Cubs

Bernstein: Where Are The Cub Fans?

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Empty seats at Wrigley Field

Empty seats are seen as the Chicago Cubs take on the Arizona Diamondbacks at Wrigley Field on April 6, 2011 in Chicago, Illinois. (Photo Credit: Getty Images, by Jonathan Daniel)

Dan-Bernstein Dan Bernstein
Dan Bernstein has been the co-host of “Boers and Bernstein” since...
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By Dan Bernstein–

CHICAGO (WSCR) If we were really paying attention, we would have seen this coming.

The first clue came in January, when the Cubs unveiled their “Pick 13” Plan (northside-speak for “Ozzie Plan”), after seeing that a season of sellouts was unassured. This was announced a day before the Cubs Convention opened, which itself saw plenty of passes and discounted hotel packages available.

Up went the subsequent billboards that promoted the cheaper tickets with images of Derek Jeter and Albert Pujols, since the packages allowed for tickets to games against the Yankees and Cardinals. The last time we saw a Chicago team selling opposing stars so brazenly, we were in the dark age of the Tim-Floyd-era Bulls, who tried to lure us with the chance to see a young Kobe Bryant and a prime Allen Iverson.

2010 attendance was down 100,000 from the previous year, and the new owners saw the empty seats that meant tickets sold but unused, deflating the important revenues from concessions and souvenirs. The real numbers were more daunting.

Seagulls don’t buy beer.

Tom Ricketts and new marketing chief Wally Hayward were worried that the Cubs’ buzz was on the wane, and tried to get out ahead of things. We heard sales mumbo-jumbo like “dynamic ticketing,” “variable-based strategy,” and “marketplace philosophy,” all of which we should have translated as “Uh-oh, we may have a problem here.”

And they were right. Perhaps more so than they even knew.

I never thought I would see so soon what I saw Sunday, on a 63-degree afternoon under cloudless skies when the first pitch was thrown for a Mothers’ Day meeting with the division-favorite Reds: swaths of green where people were supposed to be. This was not a drizzly, April weeknight or a blustery, out-of-the-race afternoon in late September – it was, by all descriptions at gametime, a beautiful day for baseball in Chicago.

31,931 tickets were sold for the game, with the actual crowd estimated at around 25,000. It was the fourth-lowest turnout of the year. Attendance is down ten percent this season, and that’s not the butts-in-seats number – that’s including the sold tickets wasting away in desk drawers, file cabinets and the storefronts of weeping, bewildered scalpers.

Only a handful of games so far have surpassed last year’s smallest crowd by the same date, and the marketers are at it again, trying to get fans to actually want to use their tickets. Certain weekday games now feature cheap beer and dollar-dogs, and a bleacher ticket on a Monday has now also earned you the sad, ironic symbol of a Ron Santo t-shirt that reads “PASS10N.”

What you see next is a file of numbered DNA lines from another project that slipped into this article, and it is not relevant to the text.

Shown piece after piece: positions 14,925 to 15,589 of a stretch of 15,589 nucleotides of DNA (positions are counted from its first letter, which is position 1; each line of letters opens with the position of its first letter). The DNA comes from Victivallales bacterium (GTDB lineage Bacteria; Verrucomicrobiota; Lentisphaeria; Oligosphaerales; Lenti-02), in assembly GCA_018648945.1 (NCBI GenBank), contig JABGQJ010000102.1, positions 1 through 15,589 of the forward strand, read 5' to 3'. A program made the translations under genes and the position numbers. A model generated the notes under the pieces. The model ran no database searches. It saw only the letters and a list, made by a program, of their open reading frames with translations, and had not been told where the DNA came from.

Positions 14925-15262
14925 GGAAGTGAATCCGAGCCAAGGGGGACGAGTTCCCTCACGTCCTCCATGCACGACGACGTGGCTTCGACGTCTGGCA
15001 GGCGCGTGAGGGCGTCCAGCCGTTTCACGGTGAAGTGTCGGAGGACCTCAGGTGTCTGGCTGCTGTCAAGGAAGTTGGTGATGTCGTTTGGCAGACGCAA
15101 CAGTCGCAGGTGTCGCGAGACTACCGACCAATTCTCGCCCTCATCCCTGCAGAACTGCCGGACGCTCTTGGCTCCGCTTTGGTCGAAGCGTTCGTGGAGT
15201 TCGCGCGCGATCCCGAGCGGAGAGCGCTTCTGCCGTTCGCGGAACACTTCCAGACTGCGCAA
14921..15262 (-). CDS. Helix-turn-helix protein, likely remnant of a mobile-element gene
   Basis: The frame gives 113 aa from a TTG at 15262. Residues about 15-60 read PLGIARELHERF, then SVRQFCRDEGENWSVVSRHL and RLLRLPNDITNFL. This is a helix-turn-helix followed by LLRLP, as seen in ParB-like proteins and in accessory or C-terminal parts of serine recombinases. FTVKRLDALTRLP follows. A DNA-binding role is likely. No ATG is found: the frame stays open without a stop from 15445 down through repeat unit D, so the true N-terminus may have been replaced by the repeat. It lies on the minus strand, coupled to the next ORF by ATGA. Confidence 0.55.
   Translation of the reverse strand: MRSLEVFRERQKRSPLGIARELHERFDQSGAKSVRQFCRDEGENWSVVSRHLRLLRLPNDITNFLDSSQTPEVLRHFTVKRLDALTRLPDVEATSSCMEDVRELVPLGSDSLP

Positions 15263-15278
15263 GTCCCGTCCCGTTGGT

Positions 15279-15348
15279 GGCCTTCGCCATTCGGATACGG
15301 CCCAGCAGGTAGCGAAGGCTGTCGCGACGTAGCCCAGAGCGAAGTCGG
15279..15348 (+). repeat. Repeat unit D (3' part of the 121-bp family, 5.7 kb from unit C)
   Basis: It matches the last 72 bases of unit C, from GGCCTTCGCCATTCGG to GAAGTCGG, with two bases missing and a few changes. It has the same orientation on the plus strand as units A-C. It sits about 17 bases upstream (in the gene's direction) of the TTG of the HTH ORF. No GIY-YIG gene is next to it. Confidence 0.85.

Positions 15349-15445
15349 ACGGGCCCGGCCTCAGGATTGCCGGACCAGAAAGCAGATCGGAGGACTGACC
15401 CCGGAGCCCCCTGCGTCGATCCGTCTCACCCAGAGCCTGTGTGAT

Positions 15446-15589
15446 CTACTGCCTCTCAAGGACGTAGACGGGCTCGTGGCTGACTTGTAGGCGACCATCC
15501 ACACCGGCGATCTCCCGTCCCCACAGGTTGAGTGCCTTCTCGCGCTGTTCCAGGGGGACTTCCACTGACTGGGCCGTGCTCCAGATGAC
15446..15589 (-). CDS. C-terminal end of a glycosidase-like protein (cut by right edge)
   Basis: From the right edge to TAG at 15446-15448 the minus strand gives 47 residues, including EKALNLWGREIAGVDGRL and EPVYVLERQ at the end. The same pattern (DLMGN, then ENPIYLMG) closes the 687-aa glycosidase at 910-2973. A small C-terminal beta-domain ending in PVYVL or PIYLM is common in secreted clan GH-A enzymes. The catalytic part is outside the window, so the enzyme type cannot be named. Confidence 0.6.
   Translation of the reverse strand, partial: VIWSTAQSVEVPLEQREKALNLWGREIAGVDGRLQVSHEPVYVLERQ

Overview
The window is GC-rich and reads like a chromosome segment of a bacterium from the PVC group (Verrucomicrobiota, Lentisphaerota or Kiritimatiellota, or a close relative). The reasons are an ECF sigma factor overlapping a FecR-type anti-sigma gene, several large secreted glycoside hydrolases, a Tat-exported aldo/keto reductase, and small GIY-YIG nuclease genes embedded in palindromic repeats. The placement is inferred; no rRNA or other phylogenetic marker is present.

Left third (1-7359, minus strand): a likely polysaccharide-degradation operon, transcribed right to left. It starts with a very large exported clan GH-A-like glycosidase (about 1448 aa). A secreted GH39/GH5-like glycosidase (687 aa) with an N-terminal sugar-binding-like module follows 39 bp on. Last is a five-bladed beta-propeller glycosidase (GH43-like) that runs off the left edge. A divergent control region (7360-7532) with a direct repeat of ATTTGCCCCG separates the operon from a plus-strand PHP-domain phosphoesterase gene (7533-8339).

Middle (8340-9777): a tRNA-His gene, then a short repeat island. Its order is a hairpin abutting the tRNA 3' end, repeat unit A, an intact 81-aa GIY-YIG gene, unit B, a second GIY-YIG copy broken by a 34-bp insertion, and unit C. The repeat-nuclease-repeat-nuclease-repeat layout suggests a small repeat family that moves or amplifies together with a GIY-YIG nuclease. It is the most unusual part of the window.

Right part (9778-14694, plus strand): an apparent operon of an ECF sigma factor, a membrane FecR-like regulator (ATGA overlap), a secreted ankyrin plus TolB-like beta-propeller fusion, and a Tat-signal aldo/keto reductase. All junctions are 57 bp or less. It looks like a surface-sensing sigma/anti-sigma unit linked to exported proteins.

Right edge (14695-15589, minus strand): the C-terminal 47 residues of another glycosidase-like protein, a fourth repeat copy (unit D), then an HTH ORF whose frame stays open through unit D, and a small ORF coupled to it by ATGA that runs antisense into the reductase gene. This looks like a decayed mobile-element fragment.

What’s more troubling is that this is occurring as the Cubs are competitive and interesting in a division seemingly there for the taking. They made a big preseason trade for a front-line starting pitcher in Matt Garza, retained an upbeat manager who compiled a winning record, boast one of baseball’s most exciting, talented young players in Starlin Castro, and are getting a resurgent start from Alfonso Soriano.

Attendance is down elsewhere too, it should be noted, with a historically-dreary April weighing on the numbers. The bottom has fallen out for the Dodgers and Mets, and even the first-place Yankees are off pace.

More of us have giant, wall-mounted HDTVS through which to consume baseball at a much lower cost, and many have discretionary income still recovering from a once-in-a-generation recession. MLB knows this, and is making money by selling us games on various platforms through their Baseball Advanced Media unit. We can buy baseball without going to the park.

But unlike the Yankees, the Cubs do not have their own TV network to offset losses elsewhere. They lack the advertising inventory of a modern ballpark, and are far more reliant than other teams on gameday revenue. The hit they take is palpable, and has a real impact on their business.

The plans for massive, expensive Wrigley renovations, especially since taxpayer help has been laughed off the table, now may exist on shifting ground as the Cubs bring projected income into focus. How many people can be counted on to swarm the proposed shops, bars and restaurants? How good will the team have to be to bring the sizzle back, and how much will that cost?

The payroll this year is $125 million, ranking sixth in MLB. Fans look at contracts coming off the books and salivate over Pujols or Prince Fielder taking over at first base next year. If things don’t improve sharply, either could be a pipe dream.

Attendance will improve, I have no doubt. The Cardinals are in town tonight (bringing with them plenty of fans to snap up unwanted tickets), and it’s 80 summery degrees outside.

Meanwhile, Derrick Rose and the Bulls play the Atlanta Hawks in game five of a hard-fought NBA playoff series at 7:00. I know what I’ll be watching.



bernstein 90x130 Bernstein: Where Are The Cub Fans?

Dan Bernstein


Dan Bernstein has been the co-host of “Boers and Bernstein” since 1999. He joined the station as a reporter/anchor in 1995. The Boers and Bernstein Show airs every weekday from 1PM to 6PM on The Score, 670AM. Read more of Bernstein’s blogs here. Follow him on Twitter @dan_bernstein.
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